I have found that there are two types of people whom do not embrace new tools: those with a singular lack of vision and those whom suffer from an unwillingness to step out of their comfort zone. In other words, these people do not want to try something different for fear of failure or just looking silly. These are the people who believe that focusing on just one thing will get them through the day. They want to be "experts" at just one thing. And in general they will “flaunt” their expertness, until they realize that they have become irrelevant.
Well, I hate to be the bearer of bad news, but strictly speaking, architecture is a generalist type of profession. As is construction. You cannot be good at just one thing and keep yourself relevant in today's global market place. It is not that type of world.
Take bees for intance. There are specialist bees and generalist bees. Specialist bees have developed a relationship with just a few or one type of flower. Generalist bees have developed a wide variety of tastes when it comes to flowers. Guess which ones are more abundant and fair better in urban environments?
Architecture is much the same way. Firms that survive the lean times have more then one trick up their collective sleeves. These are firms with good business plans that focus on a range of project types and offer an assortment of services. These are the firms that will still be in business when the economy returns to normal.
So here is a is a great video about some of the uses of Navisworks for Architects:
As for my personal perspective, I know that if I had had Navisworks when I was working on large resort and multifamily projects, I would have not lost out on years of sleep as well managed to make it home at a decent hour.
My top five uses/reasons for Architect's to introduce Navisworks into their workflow include:
- Better coordination: Even within your own Revit model! Navisworks has a much, much better clash and interferance checker then Revit's interferance checker. For instance, you can choose a variety to different types of objects such as columns and railings and compare them to doors and stairs. Revit only lets you compare catagories of objects such as walls to columns. It does not let you drill down and just check all of your steel to all of your ducts, stairs and openings. Naviswork's ability to let you filter out unnecesary items and select just the relevant data is a huge work flow advantage.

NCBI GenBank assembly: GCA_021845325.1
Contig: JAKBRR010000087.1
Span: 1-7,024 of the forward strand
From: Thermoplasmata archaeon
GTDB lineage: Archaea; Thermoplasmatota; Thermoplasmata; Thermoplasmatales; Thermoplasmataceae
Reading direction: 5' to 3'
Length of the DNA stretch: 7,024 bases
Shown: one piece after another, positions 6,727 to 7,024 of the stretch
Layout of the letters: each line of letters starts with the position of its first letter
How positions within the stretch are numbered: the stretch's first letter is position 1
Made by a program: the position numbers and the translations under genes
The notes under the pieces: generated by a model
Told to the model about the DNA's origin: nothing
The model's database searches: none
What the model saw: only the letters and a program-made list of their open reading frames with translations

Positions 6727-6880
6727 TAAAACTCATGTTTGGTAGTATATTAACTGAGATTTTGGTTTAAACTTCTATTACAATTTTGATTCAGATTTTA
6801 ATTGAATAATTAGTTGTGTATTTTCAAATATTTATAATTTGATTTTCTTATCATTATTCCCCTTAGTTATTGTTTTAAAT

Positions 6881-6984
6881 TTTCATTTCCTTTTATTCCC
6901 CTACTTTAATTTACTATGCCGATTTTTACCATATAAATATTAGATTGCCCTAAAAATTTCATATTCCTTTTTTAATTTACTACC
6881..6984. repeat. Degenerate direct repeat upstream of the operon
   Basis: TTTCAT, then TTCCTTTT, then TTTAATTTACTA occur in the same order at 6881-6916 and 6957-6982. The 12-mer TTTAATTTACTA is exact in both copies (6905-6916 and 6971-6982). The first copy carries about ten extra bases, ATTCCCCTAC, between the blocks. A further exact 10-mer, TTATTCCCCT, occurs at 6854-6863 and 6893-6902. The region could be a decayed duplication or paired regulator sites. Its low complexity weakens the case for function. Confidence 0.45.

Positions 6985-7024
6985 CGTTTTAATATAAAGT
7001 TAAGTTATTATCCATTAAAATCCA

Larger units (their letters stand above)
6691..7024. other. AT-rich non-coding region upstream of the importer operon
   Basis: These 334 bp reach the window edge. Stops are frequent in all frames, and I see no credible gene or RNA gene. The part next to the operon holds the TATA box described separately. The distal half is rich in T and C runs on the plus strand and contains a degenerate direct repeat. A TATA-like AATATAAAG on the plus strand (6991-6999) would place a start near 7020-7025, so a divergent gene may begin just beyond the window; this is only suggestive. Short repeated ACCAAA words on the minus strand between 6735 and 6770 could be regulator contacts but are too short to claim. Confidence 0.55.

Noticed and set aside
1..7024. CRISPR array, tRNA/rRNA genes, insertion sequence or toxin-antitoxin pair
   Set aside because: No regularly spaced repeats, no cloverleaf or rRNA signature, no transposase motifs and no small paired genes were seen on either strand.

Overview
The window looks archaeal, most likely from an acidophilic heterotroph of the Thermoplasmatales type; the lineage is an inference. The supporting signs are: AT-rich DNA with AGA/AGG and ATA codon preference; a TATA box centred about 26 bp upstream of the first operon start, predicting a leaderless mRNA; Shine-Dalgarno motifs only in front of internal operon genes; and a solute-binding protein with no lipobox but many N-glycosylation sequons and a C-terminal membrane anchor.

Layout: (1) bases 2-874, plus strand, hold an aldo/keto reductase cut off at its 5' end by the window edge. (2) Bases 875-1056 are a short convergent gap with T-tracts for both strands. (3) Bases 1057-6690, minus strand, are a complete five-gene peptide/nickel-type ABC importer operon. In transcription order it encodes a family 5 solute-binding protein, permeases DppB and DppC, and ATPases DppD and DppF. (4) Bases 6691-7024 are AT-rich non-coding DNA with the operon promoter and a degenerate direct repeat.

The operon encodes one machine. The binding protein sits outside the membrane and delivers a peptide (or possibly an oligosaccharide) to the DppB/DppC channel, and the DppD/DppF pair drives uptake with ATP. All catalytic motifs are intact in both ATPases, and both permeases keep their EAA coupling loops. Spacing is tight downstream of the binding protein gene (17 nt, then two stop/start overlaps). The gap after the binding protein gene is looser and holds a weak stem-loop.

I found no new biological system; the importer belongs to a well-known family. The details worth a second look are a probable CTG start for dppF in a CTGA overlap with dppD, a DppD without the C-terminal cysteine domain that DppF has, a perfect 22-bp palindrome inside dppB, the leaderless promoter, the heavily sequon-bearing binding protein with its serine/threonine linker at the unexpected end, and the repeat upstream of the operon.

- Quick and seemless navigation. Because of Naviswork's distinct compression algorithem, huge datasets are compressed down to a managable format. In short, any user can easily navigate in real time without having some super tricked out computer. And the navigation is easy! You can walk, you can crouch...You can fly!
- Aggregation of diverse datasets. I call Navisworks "Kitchen Sink" software. In other words, it can read any file type you are likely to run into in the AEC profession, including the kitchen sink. This is particularly useful for architects whom are dealing with trades that are working in Microstation, Archicad, Civil3D and CADMech/Duct. Because Navisworks allows you to coordinate across multiple file types, architects can always be on the same page with their subs.
- Validation: Because you can aggregate diverse datasets, you can validate your design early and effectively. You can create virtual walkthroughs and punch lists for big room meetings and discussions. Navisworks also lets you share the animations and model easily by way of the Navisworks Freedom viewer.
- A seat at the table: Time and again, I hear from my architectural collegues that they are being marginalized during coordination meetings. In order to have a seat at the table and join in the conversation, you have to understand and be able to use the current technology. Navisworks lets you put skin in the game, instead of sitting on the sidelines.
See you all in the new year!
And, as for my new years resolution, I am going to post at least once a month! My first post of the new year will be regarding search and selection sets.
Until then, adieu.